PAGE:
When i lost focus during the climb,  my mind traveled to my 4 year-old daughter, Dewachen, and to her animation of Baba-ji’s quote: “Bring your mind to one-pointedness and then, wait for Grace.”  above pic:  can you bring back the amount of eka-graha that you once had while learning to ride a two-wheeler for the first time?  that’s me and Dewa after i rode the high mountain passes, helping Dewa find the freedom of two-wheels, baby!  look at her focus!  oh, and yeah, that is Rapunzel on her head tube!

Mind Protecting
How do you protect your mind?  Ever thought about it?  You should.  It’s what matters most at the m(om)ent of death.  But that’s another Teaching.   Getting back to the sport performance;  when Intensity heightens, it’s vital to protect the Higher Mind from the Egoic Mind and Lower Mind.  Too often, people get scared from High Intensity because they don’t know the techniques to use to protect their Higher Mind from the rantings and ravings of the lower mind states.   For instance, as i was pedaling hard up those high mountain passes outwardly,  inwardly i was diving deep mentally.   i dug into every millimeter of my pedaling circumstance.   i targeted my mind like a laser on my cycling technique.  My breath awareness.  My Blessed Mantra.    The word ‘Mantra‘ is a Sanskrit term meaning, “Mind Protecting.”

Mind Protecting.   Is this Teaching making sense now?  A Mantra protects the mind from Ego or  Ahamkara, in Sanskrit.  Ego is one layer above the lowest level of Mind, according to yogic science, which is Manas.    Ego, is worth repeating the definition because her tentacles are so vast and numerous;  is that aspect of Mind that is involved in protecting, relishing, preserving at all costs, and sometimes fabricating the sense of “I”, “Me”, or “Mine.” Yogi’s and other spiritual athletes train for decades, nay, lifetimes, to destroy the Ahamkaric aspects of Mind…or at least our Attachments toward it.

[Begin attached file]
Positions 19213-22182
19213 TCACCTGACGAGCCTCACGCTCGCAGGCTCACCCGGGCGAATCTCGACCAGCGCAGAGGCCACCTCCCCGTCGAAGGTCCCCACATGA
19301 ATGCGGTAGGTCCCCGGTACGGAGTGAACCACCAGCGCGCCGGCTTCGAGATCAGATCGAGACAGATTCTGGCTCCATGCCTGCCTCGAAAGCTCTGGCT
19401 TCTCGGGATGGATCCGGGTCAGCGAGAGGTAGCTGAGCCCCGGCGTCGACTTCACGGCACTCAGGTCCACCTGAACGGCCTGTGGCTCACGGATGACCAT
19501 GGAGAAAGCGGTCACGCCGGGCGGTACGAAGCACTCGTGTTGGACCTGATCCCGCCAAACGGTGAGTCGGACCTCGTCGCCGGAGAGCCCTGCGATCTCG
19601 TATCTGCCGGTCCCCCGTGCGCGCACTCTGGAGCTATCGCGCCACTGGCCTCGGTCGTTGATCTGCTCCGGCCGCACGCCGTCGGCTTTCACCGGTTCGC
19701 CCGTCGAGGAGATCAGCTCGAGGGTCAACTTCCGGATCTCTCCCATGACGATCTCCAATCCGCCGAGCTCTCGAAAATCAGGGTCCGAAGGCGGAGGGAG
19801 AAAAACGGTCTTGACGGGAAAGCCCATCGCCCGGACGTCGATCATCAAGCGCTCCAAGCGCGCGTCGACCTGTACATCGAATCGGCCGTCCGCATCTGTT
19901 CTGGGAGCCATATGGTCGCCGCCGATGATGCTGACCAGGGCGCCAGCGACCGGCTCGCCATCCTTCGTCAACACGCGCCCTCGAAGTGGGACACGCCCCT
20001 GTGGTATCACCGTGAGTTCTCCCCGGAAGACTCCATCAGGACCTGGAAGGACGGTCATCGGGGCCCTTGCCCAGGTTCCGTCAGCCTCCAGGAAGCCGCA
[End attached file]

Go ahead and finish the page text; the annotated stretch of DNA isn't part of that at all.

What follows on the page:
Cultivating the Witness
So, up those seemingly endless, sky-high, snow-surrounded mountain passes, i cultivated the Witness Within.  i  practiced watching my effort -detached – without form watching the formfull.  Basically?  ilg just  ‘watched ilg pedal up the mountain.’   This ‘witnessing’ technique is an ancient spiritual warrior tool for transforming suffering into mere effort.  Suffering has emotional baggage,  however pure Effort is Suffering without the emotional baggage.

Often, the cyclists and other athletes i work with are in too much of a hurry to solve all their injuries, doubts, and perceived performance problems.  In Wholistic Fitness™, we don’t have ‘problems’…only challenges to make us stronger.   As the masters say: “Make haste slowly.” Things take time for spiritual/personal growth.   It takes years to learn how to play an instrument well, or to become a doctor.  Can we really expect to have all the answers, let alone become Enlightened, in a few months?

The Athlete As Spiritual Warrior